I would like to know what varieties do you grow in the ground in the Northeast? and what's your favorite?
I'm more zone 7, but I am on the east coast. Here's what I have in the ground that's old and big enough to be relied upon to produce every year: Kathleen's Black fig, Paradiso, Sal's (EL), Takoma Violet, Excel. They're in order of my preference.
KB came from local cuttings, not sure, but may be same as Noire de Caromb. It suffered cold damage the first few years, but now it has none. Produces two crops, fall crop ripens withing a short 2-3 week period of mid August. Fruit is a dark violet and red pulp, taste is out of this world.
Paradiso is a green fig with red pulp. This one seems to be the bird's favorite variety, so I rarely get anything. Bares figs up to frost. Mature tree suffers no winter damage.
Sal's (EL) is pretty well known. I got this as a 2-3 year old potted plant. It's never suffered from the cold.
Takoma Violet is from an unknown local tree. Produces small, pretty violet figs with dark red pulp over a long period starting in August. Rich taste, biggest drawback is small fruit size. Seems very hardy. For several years I had this in a clay pot sitting on the ground where it sent roots into the ground. Never once had freeze damage, or had protection.
Excel, a green fig with pale pulp, strong grower and fairly hardy. The figs are too mild for my tastes. I may try grafting on it this year.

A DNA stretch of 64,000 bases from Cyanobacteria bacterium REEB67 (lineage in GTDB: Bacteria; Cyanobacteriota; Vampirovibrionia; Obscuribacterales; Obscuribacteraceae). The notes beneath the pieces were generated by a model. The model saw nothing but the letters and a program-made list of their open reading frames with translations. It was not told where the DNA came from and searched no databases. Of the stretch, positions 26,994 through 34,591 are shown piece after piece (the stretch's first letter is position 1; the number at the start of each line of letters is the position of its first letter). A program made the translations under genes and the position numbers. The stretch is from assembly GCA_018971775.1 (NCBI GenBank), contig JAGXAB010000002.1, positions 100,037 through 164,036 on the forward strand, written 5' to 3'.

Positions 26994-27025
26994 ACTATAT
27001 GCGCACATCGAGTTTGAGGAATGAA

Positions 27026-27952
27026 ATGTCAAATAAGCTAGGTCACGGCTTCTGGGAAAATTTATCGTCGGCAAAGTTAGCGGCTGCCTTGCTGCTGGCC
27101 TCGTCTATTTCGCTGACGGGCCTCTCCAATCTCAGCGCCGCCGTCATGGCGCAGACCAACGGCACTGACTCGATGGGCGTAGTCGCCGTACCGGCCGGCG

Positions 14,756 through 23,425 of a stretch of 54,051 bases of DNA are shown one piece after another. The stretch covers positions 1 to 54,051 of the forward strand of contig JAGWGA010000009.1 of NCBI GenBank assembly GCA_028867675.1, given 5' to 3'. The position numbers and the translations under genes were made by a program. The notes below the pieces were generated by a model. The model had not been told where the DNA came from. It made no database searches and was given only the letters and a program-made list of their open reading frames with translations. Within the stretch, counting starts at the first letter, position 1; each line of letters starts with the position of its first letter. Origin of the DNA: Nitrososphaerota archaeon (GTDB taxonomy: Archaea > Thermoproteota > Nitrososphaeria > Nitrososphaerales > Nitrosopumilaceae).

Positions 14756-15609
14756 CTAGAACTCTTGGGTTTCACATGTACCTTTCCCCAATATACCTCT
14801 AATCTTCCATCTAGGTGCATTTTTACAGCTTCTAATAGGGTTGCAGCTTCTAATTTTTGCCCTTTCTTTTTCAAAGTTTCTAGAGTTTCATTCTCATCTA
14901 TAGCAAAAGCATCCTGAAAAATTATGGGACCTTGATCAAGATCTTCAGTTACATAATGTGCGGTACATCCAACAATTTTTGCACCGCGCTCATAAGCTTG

I have Sal's in a container and Paradiso cuttings.
I wanted to replace some of the trees I dug out. I had a black unknown fig that ripens late, and a Yellow Marseille that wasn't impressive.
I currently grow, Brooklyn White: delicious hardy white fig that has been very productive for me,
Dark Portuguese: came from a Portuguese man in my area that he grown for years, a medium size fig that is packed with sugar.
Hardy Chicago: very vigorous grower, produces a crop reliably in my area.
I have over 60 varieties in containers, but not sure how they'll do in ground over winter.
I'm not sure this thread is the best place for this post. I always find it interesting how different our tastes are. I prefer a bite (or maybe two bite) fig. Descriptors such as "huge" and/or "big as a baseball" do not appeal to me as much as it does to some others.
Gene's comment on the Takoma Violet "biggest drawback is small fruit size" makes it seem like a great fig for me. ;)
I have to agree with you. Most of the largest figs I've tasted were watery, and has less sugar contents. The small figs are packed with sugars.